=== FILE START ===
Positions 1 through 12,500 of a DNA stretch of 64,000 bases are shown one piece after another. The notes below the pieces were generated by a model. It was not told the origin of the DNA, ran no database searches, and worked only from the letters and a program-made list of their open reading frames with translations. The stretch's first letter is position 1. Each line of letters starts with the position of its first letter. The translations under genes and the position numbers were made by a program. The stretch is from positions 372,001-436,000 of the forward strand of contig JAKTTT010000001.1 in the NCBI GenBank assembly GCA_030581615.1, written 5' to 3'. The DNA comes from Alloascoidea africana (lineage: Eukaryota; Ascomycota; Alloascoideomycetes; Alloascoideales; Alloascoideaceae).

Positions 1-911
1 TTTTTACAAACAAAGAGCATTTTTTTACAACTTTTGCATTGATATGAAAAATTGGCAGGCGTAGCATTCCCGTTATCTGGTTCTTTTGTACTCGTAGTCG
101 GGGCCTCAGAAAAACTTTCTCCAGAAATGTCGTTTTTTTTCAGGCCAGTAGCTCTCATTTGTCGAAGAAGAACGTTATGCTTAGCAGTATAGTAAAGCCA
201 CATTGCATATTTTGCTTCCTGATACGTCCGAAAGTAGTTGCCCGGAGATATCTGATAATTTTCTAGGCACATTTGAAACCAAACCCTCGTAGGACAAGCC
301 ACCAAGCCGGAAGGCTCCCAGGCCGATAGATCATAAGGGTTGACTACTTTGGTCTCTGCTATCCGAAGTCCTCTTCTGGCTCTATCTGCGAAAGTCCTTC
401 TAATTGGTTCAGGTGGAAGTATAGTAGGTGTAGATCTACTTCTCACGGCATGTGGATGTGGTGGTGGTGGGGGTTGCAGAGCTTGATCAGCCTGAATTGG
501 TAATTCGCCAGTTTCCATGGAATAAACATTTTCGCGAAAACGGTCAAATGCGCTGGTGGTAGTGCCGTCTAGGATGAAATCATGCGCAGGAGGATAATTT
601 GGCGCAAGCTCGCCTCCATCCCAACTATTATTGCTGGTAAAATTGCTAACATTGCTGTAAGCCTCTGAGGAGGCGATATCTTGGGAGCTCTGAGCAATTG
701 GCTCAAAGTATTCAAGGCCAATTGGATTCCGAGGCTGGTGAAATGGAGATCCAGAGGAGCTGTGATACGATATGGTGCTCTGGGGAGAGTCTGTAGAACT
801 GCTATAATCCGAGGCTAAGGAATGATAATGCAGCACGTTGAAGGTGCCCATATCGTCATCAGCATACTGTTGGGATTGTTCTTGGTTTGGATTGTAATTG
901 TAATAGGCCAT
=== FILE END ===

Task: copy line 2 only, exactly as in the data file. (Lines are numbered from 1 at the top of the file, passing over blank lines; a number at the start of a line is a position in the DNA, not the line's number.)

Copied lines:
Positions 1-911